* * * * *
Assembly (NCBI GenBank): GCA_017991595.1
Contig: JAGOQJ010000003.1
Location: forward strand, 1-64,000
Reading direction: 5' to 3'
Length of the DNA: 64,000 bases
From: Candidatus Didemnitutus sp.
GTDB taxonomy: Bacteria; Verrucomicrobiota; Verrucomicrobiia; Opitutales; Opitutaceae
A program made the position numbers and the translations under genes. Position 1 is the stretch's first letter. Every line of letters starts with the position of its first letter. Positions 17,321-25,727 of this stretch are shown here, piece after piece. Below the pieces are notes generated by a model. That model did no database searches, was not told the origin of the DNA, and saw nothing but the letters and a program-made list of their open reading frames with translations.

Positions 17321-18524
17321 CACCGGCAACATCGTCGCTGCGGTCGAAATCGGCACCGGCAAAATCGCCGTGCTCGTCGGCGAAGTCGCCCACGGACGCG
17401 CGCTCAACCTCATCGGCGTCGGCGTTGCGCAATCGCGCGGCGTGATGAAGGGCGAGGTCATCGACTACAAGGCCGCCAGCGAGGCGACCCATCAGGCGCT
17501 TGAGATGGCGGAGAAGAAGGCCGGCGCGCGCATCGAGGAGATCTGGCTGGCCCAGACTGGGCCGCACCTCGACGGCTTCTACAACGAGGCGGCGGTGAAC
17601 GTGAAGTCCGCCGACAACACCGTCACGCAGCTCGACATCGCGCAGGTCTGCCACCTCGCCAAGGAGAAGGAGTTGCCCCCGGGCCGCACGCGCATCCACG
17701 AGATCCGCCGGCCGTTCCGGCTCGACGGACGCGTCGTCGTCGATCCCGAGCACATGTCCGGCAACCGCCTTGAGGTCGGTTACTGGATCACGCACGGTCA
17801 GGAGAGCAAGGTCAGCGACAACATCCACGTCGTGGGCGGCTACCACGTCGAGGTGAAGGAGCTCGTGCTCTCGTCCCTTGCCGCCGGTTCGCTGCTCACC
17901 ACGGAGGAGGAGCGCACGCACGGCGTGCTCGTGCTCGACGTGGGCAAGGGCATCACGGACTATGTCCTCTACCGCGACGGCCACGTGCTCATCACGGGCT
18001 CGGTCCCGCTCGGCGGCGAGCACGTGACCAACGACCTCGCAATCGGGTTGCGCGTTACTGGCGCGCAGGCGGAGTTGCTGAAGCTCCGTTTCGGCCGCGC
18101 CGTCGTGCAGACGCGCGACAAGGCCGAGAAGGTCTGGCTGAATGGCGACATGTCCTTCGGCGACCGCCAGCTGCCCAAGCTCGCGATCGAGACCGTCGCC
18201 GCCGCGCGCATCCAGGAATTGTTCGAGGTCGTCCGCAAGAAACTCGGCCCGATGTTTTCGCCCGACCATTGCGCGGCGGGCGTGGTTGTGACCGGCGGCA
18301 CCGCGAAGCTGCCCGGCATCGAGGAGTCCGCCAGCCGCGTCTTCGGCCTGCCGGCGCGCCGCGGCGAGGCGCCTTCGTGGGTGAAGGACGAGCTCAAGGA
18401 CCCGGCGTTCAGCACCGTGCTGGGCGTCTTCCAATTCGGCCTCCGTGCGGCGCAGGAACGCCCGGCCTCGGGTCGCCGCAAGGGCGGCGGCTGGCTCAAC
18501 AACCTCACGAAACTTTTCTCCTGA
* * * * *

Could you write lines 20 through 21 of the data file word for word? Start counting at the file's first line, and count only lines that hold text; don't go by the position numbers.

18301 CCGCGAAGCTGCCCGGCATCGAGGAGTCCGCCAGCCGCGTCTTCGGCCTGCCGGCGCGCCGCGGCGAGGCGCCTTCGTGGGTGAAGGACGAGCTCAAGGA
18401 CCCGGCGTTCAGCACCGTGCTGGGCGTCTTCCAATTCGGCCTCCGTGCGGCGCAGGAACGCCCGGCCTCGGGTCGCCGCAAGGGCGGCGGCTGGCTCAAC